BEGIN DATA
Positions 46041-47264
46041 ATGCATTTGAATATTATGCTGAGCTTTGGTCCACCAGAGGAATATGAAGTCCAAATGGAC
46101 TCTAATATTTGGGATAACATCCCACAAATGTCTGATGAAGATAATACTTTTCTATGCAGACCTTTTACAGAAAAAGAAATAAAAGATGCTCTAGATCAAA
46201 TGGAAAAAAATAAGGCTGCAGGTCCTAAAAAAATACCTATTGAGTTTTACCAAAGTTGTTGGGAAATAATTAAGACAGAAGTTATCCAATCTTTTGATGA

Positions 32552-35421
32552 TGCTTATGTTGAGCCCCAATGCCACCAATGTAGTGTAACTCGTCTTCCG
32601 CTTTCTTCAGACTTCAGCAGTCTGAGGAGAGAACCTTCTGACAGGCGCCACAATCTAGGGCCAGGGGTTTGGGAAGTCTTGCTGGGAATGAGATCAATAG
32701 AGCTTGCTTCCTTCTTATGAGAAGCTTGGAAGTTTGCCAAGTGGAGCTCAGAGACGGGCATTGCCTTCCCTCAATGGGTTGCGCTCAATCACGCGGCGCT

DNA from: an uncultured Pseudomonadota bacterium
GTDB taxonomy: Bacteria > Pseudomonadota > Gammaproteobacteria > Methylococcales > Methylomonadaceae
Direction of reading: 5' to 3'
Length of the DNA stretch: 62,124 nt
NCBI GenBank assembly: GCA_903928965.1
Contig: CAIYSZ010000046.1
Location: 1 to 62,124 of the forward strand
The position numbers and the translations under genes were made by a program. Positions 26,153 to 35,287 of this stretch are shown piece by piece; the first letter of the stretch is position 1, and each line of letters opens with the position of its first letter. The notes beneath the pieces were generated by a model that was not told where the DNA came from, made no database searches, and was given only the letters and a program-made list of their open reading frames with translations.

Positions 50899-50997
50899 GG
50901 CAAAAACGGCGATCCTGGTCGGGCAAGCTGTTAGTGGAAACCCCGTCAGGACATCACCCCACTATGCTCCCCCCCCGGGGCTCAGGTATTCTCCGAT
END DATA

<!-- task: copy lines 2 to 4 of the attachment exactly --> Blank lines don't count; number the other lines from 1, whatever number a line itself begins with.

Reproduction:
46041 ATGCATTTGAATATTATGCTGAGCTTTGGTCCACCAGAGGAATATGAAGTCCAAATGGAC
46101 TCTAATATTTGGGATAACATCCCACAAATGTCTGATGAAGATAATACTTTTCTATGCAGACCTTTTACAGAAAAAGAAATAAAAGATGCTCTAGATCAAA
46201 TGGAAAAAAATAAGGCTGCAGGTCCTAAAAAAATACCTATTGAGTTTTACCAAAGTTGTTGGGAAATAATTAAGACAGAAGTTATCCAATCTTTTGATGA